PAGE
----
Why it's cool: This is a design I brought back from Old Designs. Originally, it's Sol Rising, which I covered here. The new twist on this game which has me excited is how you build your fleets. Players will be given, or will draft, a pool of custom dice. Each die represents a ship, like Battleship or Interceptor. You then roll your entire fleet! Using the faces, which provide simple stats, you arrange the dice into squadrons. With very few rules you can create a quick hit and run missile fleet, or a slow, lumbering slugger, or a balanced squadron in the middle. It's really cool and I don't know anything quite like it. Yes, I've heard of (and played) Quantum, but it involves a single ship, not fleets, and I believe this is distinct from it. 

Notes: This is a two player game. Though it's quick, to test it I need to grab a friend and hide from the group. That means I exclude some people (and potentially deny them enough people for a lunch game) and take somebody else out of the group. It's a weird situation, but I'm eager to see how this one goes. I have high hopes. While not yet rules, you can read the rules-ish document here

Design: Shapely

Status: Designed, rules written, prototype built, deep into testing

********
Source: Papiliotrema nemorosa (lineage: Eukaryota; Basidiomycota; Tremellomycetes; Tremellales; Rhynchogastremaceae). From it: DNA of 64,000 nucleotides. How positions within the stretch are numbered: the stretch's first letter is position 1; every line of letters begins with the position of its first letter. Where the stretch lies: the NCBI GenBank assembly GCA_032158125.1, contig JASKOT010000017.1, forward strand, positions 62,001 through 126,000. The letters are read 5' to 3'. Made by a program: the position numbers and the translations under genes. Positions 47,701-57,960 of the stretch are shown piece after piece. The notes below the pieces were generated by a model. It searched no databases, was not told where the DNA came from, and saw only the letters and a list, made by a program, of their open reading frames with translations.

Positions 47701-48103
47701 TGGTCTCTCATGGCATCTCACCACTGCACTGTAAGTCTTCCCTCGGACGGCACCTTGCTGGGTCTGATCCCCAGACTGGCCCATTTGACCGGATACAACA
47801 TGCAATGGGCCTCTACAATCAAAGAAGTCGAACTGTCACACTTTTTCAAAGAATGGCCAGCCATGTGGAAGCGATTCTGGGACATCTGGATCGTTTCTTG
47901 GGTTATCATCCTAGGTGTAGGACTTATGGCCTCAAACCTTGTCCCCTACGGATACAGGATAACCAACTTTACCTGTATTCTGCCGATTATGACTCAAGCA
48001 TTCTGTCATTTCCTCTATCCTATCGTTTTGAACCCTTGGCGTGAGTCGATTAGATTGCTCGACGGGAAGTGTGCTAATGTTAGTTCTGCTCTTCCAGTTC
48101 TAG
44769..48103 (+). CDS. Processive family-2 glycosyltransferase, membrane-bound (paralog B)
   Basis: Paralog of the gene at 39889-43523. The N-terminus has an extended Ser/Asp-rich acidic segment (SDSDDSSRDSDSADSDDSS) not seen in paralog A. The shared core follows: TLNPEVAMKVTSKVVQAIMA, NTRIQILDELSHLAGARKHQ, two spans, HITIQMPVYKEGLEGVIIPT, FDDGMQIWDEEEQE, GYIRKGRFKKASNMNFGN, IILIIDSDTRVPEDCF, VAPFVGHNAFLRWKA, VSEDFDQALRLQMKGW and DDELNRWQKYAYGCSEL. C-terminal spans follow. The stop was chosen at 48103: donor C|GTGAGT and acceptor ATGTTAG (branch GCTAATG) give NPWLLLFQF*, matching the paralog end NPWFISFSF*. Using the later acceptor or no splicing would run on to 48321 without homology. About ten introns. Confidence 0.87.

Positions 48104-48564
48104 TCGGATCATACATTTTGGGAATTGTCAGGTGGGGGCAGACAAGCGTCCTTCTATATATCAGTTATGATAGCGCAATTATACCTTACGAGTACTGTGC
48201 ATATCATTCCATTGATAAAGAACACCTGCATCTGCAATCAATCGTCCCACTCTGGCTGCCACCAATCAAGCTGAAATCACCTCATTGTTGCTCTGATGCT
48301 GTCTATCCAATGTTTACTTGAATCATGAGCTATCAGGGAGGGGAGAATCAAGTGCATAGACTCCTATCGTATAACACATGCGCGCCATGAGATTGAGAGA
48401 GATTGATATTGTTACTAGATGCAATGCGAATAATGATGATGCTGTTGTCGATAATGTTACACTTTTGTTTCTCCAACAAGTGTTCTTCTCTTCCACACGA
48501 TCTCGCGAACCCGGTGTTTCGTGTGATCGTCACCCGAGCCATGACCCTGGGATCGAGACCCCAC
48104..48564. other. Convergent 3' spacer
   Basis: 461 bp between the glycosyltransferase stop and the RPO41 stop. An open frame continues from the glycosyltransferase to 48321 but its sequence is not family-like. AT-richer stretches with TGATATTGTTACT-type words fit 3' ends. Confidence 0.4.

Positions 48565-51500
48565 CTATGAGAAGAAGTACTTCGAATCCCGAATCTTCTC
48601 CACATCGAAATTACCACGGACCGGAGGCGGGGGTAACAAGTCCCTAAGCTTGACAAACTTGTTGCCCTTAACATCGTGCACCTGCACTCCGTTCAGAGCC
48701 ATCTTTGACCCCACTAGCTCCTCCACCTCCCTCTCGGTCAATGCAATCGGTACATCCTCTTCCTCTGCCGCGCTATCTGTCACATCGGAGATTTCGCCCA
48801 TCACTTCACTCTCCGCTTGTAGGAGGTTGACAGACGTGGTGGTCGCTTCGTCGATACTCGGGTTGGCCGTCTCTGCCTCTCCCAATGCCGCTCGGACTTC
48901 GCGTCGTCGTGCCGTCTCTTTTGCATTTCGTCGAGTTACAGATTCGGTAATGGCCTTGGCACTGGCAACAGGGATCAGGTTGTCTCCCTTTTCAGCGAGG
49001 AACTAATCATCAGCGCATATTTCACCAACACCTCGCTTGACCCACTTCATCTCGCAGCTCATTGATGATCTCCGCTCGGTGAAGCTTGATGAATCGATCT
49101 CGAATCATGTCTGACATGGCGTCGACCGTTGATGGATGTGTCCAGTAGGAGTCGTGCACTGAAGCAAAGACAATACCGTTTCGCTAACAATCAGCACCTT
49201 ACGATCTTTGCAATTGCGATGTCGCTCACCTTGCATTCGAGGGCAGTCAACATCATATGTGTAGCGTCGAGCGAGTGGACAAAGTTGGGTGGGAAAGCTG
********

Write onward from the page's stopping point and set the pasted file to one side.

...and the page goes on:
Why it's cool: Shapely is my stab at doing something differently with the deckbuilding space. It does this by starting every player with a random pool of cards and goals that will score them points. Then, it distills deckbuilding, or deck management, to a single choice each turn: buy a card (it's binary, they don't have a cost), cull a card, or discard your card so other players can't buy it. Yes, in this last instance, the cards you don't use on your turn go up for sale! This adds a slight wrinkle to how you take actions.

Notes: I've been testing Shapely quite a bit. It's been going over well with my friends and plays very quickly at around 25 minutes. It also has a light footprint, featuring under 100 cards and a small number of tokens for resources and your structures. I think the game needs more thematic development, which I think is going to be a light Civilization/expanding tribe theme (and don't worry, I mean tribe generally, I won't be appropriating things from the indigenous peoples). My friend Gibson even said it's his favorite design of mine, which is great. I've updated its presentation extensively, which I typically do for games that are going well. I covered that here. Shapely is a game I may publish myself, like Five Ravens and Solstice, or I may pursue a publisher. For the latter, I think somebody can provide a killer outside perspective to really tweak it into something special. Who knows? You can read the full rules here